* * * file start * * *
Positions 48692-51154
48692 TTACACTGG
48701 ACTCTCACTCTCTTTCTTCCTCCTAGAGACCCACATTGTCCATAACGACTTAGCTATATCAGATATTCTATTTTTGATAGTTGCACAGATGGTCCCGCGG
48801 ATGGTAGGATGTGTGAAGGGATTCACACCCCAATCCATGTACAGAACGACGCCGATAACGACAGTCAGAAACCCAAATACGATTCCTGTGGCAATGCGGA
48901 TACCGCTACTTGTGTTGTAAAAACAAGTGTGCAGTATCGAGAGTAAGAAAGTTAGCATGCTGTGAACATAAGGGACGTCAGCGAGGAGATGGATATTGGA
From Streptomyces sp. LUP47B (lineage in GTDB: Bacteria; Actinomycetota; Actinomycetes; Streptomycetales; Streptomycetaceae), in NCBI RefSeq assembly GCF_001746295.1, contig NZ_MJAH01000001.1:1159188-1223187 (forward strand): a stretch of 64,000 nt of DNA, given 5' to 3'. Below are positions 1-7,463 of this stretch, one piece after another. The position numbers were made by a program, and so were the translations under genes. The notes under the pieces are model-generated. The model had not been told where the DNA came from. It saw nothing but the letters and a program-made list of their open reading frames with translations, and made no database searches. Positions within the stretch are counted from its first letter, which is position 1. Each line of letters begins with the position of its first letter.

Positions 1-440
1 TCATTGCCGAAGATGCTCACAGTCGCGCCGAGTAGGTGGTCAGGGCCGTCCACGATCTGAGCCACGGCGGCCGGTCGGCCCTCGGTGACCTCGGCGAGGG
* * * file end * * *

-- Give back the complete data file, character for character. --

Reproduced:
Positions 48692-51154
48692 TTACACTGG
48701 ACTCTCACTCTCTTTCTTCCTCCTAGAGACCCACATTGTCCATAACGACTTAGCTATATCAGATATTCTATTTTTGATAGTTGCACAGATGGTCCCGCGG
48801 ATGGTAGGATGTGTGAAGGGATTCACACCCCAATCCATGTACAGAACGACGCCGATAACGACAGTCAGAAACCCAAATACGATTCCTGTGGCAATGCGGA
48901 TACCGCTACTTGTGTTGTAAAAACAAGTGTGCAGTATCGAGAGTAAGAAAGTTAGCATGCTGTGAACATAAGGGACGTCAGCGAGGAGATGGATATTGGA
From Streptomyces sp. LUP47B (lineage in GTDB: Bacteria; Actinomycetota; Actinomycetes; Streptomycetales; Streptomycetaceae), in NCBI RefSeq assembly GCF_001746295.1, contig NZ_MJAH01000001.1:1159188-1223187 (forward strand): a stretch of 64,000 nt of DNA, given 5' to 3'. Below are positions 1-7,463 of this stretch, one piece after another. The position numbers were made by a program, and so were the translations under genes. The notes under the pieces are model-generated. The model had not been told where the DNA came from. It saw nothing but the letters and a program-made list of their open reading frames with translations, and made no database searches. Positions within the stretch are counted from its first letter, which is position 1. Each line of letters begins with the position of its first letter.

Positions 1-440
1 TCATTGCCGAAGATGCTCACAGTCGCGCCGAGTAGGTGGTCAGGGCCGTCCACGATCTGAGCCACGGCGGCCGGTCGGCCCTCGGTGACCTCGGCGAGGG